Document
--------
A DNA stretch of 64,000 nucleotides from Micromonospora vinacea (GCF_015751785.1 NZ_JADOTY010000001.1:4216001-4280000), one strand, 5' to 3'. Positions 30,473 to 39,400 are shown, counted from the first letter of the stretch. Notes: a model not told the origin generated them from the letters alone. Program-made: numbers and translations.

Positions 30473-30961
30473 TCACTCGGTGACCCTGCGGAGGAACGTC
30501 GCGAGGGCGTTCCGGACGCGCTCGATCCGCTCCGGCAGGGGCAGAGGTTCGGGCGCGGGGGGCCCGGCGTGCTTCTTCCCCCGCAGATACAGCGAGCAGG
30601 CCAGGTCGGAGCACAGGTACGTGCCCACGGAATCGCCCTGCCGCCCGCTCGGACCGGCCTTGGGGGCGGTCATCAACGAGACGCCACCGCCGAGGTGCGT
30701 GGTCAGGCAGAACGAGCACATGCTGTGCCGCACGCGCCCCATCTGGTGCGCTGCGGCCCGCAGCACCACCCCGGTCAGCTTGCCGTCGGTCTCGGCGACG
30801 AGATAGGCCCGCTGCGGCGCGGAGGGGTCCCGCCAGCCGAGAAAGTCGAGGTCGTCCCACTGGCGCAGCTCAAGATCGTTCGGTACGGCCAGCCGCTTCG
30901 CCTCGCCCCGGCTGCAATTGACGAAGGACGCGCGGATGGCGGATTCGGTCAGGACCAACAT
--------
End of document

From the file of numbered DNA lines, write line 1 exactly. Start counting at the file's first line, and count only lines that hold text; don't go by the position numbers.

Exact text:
A DNA stretch of 64,000 nucleotides from Micromonospora vinacea (GCF_015751785.1 NZ_JADOTY010000001.1:4216001-4280000), one strand, 5' to 3'. Positions 30,473 to 39,400 are shown, counted from the first letter of the stretch. Notes: a model not told the origin generated them from the letters alone. Program-made: numbers and translations.